Health-wealth preachers try to entice people through material lusts to believe in Jesus, falsely promising a life of health and wealth. Quite the contrary, Jesus asks us to live a life completely opposite to accumulating things, one of giving up attachment to material things.
I want us to learn that the Christian life is one lived not only with faith in the cross, but of taking up our own cross of self-sacrifice.
We will discuss family, giving up things, and building something more permanent.
5 Ways to grow a large church
If size is more important than faithfulness to Jesus, then here are 5 ways to build a mega church. 1) Promise that obedience to Jesus will improve your worldly stature, 2) promise that people will not have to carry their own cross, because Jesus did, 3) tell them not to count the cost of building but just step out on faith, 4) tell them just to go to battle without counting the cost and rely on God for the victory, 5) tell them they do not have to give everything up to be a disciple of Jesus, but that Jesus wants them to have more not less. These rules will build a mega church with a large following. Of course there is only one thing wrong with them, they are the exact opposite of what Jesus taught (Luke 14:25-33).
Those words are appalling! They are all too real for many people. Many teenagers go through a stage where they hate family. In some cases it is the only course that they are able to take in order to grow up and become independent. In other cases it is the only way they can muster the strength to escape an abusive relationship. Jesus also uses similar words in Luke 14:25-33. In the exaggerated language of Hebrew teachers, he taught his disciples to hate family and even their own lives. Someone who claims to take the Bible literally finds difficulty in a passage which seemingly contradicts Jesus’ teachings on love. Some suggest that he meant love less by comparison. Hate is a strong emotion. It takes passion to succeed in life’s most important endeavors. Is discipleship impossible without passionate fervor?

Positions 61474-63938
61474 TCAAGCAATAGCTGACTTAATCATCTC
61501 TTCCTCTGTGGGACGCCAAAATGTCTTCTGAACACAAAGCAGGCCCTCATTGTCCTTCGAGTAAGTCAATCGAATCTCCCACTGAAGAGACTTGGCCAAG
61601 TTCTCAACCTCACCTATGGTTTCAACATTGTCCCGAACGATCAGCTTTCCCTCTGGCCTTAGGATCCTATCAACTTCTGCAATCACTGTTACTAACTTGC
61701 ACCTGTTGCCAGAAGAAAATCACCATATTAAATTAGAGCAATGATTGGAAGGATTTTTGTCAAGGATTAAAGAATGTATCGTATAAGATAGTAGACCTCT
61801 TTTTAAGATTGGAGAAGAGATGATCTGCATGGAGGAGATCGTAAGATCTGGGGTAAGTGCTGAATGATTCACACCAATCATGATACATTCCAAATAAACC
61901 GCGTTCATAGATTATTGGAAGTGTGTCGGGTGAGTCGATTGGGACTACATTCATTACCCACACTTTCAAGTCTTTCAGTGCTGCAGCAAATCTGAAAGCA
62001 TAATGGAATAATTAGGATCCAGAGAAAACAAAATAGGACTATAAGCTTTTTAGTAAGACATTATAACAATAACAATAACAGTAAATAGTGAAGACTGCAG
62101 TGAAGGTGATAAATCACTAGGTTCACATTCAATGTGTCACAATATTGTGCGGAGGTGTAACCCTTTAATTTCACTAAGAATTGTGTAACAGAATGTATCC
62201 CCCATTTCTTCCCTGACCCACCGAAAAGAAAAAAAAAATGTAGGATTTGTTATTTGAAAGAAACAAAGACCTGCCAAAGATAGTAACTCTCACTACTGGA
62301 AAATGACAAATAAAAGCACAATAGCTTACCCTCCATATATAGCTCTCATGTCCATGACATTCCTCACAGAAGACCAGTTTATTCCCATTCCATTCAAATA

What Jesus meant in Luke 14:25-33 when he said to hate family can be better understood when we consider the cultural context in which that hyperbolic statement was made. Some Bible commentators remove this from our modern sense of emotion associated with the word hate. Instead, it seems that family honor or tradition was often offended when a person became a Christian. This is certainly the case for some today, when either a family group or even a professional community is incensed when one member declares belief in the God of the Christian Bible. In this kind of scenario Jesus is not really professing a hate of individual family members per se, but the family dignity that has been idolized and stands between a believer and God. What did righteous kings of Israel do with idols? They smashed them.
What we Give Up
Some are proud to give up alcohol, card-playing or working on the Sabbath to follow Jesus, although he demanded none of those things of the Church. It is typical of human beings to invent something easy to give up rather than what Jesus actually taught. In the exaggerated language of Hebrew teachers Jesus’ demanded that we give up family and our very lives (Luke 14:25-33). In the cultural and linguistic context, disciples were not asked to hate family in the same sense that we use that word. It simply means that Jesus and what he actually taught must be the first priority in our lives. Being a true follower of Christ means that we are willing to give up anything else being a higher priority than Jesus. Jesus taught that we love others, but less than we love God.
Jesus vs. Health-Wealth Preachers
If Jesus were to confront materialistic health-wealth preachers today what do you think he would say? Perhaps he has already said it. First of all, what is health-wealth preaching? it is a false teaching often found among televangelists. It goes something like this: if you send the preacher a gift, it will be like a seed planted in God’s garden which will return to you as healing and wealth. Strangely, Jesus never asked for money to heal people and in Luke 14:25-33 he spoke to potential disciples about what they must give up to become his disciples. Does this mean that God will never bless us with money or health? Of course not, but it is not always promised. Often the best thing for us is not to be healed or become wealthy. God wants what’s best for us.